Daily News Archive
December 4, 2006
Pesticide Report Shows Less-Toxic Pesticide Use
(Beyond Pesticides, December 4, 2006) The
Department of Pesticide Regulation (DPR) released its report
on 2005 pesticide usage last month, announcing a decrease in some highly
toxic chemicals but an overall rise in pesticide volume.
2005 saw 194 million
pounds of total pesticides applied for all commercial uses, while 180
million pounds were used in 2004. The increase in usage was largely
attributed to a wet spring in 2005; half of the increase was due to
sulfur, which is used by both organic and conventional growers to fight
mold and mildew. Other reduced-risk compounds increased in both volume
and acreage, while more toxic chemicals declined. In spite of the weather’s
boost to crop diseases, the greater proportion of less-toxic products
used points to more thorough Integrated Pest Management (IPM) plans
across the state.
to put strong emphasis on reducing pesticide risks and use whenever
possible,” said DPR Director Mary-Ann Warmerdam in a press release.
“While last year’s weather presented challenging conditions
for growers, we see a growing reliance on sustainable pest management
. . . Increased use of less toxic materials shows we are moving in the
California has compiled
100 list of pesticides used in 2005 as part of the state’s
analysis . Particularly notable, due to the recent meeting of the Montreal
Protocol’s signatories, methyl bromide was sixth on the list in
spite of a global ban in industrialized countries (see Daily News).
Other details from the report include:
• As measured
in pounds, the most used pesticides were sulfur, petroleum oils, metam-sodium,
1,3-dichloropropene (1,3-D), and mineral oil. Sulfur use increased
by 7.3 million pounds (13 percent) and was the most highly used pesticide
in 2005, both in pounds applied and acres treated. By pounds, sulfur
accounted for 32 percent of all reported pesticide use.
chemicals decreased in pounds applied from 2004 to 2005 by 1 million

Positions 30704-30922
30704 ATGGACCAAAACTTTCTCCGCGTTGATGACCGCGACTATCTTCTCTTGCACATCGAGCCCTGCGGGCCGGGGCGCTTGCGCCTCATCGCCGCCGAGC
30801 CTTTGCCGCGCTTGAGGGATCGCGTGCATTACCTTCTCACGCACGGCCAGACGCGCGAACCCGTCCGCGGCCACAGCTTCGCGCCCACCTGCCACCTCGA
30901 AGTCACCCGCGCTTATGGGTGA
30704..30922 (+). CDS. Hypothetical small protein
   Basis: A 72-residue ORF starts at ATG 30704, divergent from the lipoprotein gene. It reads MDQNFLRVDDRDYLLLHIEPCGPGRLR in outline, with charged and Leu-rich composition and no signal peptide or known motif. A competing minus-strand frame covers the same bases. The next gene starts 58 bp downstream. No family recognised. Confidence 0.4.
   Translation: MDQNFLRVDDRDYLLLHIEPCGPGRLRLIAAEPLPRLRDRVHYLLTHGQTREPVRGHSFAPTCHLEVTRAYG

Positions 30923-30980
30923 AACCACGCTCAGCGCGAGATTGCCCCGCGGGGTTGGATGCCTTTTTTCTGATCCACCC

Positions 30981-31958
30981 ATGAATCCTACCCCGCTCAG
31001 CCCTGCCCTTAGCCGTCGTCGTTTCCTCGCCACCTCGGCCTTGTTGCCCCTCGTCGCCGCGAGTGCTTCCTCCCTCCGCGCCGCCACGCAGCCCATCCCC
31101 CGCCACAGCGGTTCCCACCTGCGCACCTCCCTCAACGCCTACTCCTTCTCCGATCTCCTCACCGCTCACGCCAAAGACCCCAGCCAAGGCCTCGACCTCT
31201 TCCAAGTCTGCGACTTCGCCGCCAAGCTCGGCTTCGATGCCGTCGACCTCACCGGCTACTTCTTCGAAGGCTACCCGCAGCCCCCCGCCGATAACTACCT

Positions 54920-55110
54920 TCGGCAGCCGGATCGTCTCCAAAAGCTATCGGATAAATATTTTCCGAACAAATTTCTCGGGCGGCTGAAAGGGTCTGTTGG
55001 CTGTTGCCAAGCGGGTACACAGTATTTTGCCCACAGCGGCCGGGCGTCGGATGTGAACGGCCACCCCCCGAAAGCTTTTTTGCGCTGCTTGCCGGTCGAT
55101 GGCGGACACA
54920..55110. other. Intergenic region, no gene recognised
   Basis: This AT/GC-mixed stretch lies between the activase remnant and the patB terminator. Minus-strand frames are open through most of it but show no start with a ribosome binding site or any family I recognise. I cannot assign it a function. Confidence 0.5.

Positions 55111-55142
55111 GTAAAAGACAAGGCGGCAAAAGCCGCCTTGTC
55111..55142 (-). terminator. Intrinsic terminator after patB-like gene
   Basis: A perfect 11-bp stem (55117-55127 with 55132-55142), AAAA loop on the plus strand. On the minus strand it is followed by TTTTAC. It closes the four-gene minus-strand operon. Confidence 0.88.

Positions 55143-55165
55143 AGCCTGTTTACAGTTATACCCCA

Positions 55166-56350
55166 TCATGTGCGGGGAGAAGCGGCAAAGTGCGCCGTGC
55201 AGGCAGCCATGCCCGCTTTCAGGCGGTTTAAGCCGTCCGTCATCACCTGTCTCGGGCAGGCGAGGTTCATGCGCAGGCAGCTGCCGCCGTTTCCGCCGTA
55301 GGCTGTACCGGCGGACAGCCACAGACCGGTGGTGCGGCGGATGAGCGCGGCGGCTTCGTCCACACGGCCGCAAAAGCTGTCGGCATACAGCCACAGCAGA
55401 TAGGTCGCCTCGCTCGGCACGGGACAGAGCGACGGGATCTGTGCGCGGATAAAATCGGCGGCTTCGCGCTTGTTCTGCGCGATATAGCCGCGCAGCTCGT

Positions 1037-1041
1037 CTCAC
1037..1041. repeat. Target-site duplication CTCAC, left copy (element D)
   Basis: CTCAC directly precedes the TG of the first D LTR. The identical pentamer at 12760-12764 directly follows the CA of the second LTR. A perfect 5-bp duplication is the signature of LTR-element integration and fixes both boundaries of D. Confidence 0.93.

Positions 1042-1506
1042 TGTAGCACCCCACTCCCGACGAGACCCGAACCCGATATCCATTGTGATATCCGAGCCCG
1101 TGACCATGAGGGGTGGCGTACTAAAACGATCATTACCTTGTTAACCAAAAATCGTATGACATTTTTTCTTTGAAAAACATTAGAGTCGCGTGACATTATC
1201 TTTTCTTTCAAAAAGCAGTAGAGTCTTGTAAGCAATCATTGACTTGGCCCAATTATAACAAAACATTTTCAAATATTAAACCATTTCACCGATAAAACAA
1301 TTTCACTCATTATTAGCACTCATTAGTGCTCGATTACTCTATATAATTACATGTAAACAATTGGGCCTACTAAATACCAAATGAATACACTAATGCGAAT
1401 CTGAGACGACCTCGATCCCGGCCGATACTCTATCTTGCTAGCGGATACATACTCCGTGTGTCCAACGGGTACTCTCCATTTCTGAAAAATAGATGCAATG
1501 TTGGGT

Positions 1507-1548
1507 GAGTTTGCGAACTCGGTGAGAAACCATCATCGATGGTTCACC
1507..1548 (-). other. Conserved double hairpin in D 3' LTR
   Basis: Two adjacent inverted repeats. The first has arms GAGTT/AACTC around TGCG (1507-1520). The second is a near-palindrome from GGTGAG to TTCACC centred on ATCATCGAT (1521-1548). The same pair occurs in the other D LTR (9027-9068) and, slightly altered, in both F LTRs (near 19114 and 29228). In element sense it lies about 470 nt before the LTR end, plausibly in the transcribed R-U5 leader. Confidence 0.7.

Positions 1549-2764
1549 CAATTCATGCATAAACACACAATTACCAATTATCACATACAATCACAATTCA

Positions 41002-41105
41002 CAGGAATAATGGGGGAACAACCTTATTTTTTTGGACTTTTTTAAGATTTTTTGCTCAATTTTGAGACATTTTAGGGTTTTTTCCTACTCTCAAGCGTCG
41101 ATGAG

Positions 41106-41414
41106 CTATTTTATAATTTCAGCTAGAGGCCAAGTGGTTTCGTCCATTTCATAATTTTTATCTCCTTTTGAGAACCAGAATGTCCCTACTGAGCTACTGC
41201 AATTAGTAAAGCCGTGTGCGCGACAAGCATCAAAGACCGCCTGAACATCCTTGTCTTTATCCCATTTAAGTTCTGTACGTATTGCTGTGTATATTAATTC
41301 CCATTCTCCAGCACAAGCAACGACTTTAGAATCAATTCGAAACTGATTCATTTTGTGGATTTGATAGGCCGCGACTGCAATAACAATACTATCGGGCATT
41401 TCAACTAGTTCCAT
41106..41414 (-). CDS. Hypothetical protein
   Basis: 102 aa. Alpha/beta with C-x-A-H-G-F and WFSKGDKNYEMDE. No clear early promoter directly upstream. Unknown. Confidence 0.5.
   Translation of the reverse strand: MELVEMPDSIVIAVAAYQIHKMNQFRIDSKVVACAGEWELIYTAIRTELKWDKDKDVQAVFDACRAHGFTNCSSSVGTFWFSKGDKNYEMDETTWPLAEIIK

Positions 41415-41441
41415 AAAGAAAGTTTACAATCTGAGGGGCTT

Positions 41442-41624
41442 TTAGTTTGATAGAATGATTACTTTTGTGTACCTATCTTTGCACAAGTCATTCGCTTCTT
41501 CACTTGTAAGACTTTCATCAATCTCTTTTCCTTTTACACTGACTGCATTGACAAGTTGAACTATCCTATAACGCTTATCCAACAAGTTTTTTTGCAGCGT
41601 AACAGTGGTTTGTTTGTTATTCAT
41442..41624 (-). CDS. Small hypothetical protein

pounds (2.5 percent) and decreased in cumulative acres treated by
54,000 acres (14 percent). Approximately half of the major fumigants
decreased in pounds used but nearly all major fumigants decreased
in acres treated.
• The application
of reduced-risk pesticides increased by 630,000 pounds (60 percent)
and by 2.4 million acres (39 percent).
that showed an overall increase in pesticide pounds applied from 2004
to 2005 included wine grapes (6 million pounds), oranges (2.7 million
pounds), raisin and table grapes (1.8 million pounds), walnuts (1.2
million pounds), and almonds (1 million pounds). Major crops or sites
with decreased pounds applied included rice (1.5 million pounds),
fresh tomatoes (700,000 pounds), strawberries (420,000 pounds), and
lemons (370,000 pounds).
Some changes from
2004 to 2005 include:
pounds of all higher risk pesticide categories, except for toxic air
contaminants, decreased and use of all the lower risk pesticides increased.
treated with carcinogens and organophosphates increased, mostly because
of increased use of the fungicides mancozeb and maneb, and the insecticide
classified as reproductive toxins decreased in pounds applied from
2004 to 2005 by 2.1 million pounds (8.8 percent) and decreased in
cumulative acres treated by 88,000 acres (4.1 percent).
of organophosphate and carbamate insecticides, which include compounds
of high regulatory concern, continued to decline as they have for
nearly every year since 1995.
categorized as toxic air contaminants, another group of pesticides
of regulatory concern, remained nearly the same as in 2005 while cumulative
acres treated increased by 220,000 (6.1 percent).
To see the 2005
County Statistics and Rankings, click here.
Media contact: Glenn Brank, (916) 445-3974 or firstname.lastname@example.org.
For past Beyond Pesticides news on California DPR’s annual reports,
click here and here.
ACTION: Contact your state pesticide pesticide-regulatory
agency and ask them to produce a report like California’s for
your state. To identify your state’s lead agency, go here
and click on your state. Contact the elected officials of your state
and ask that this information be collected and readily available to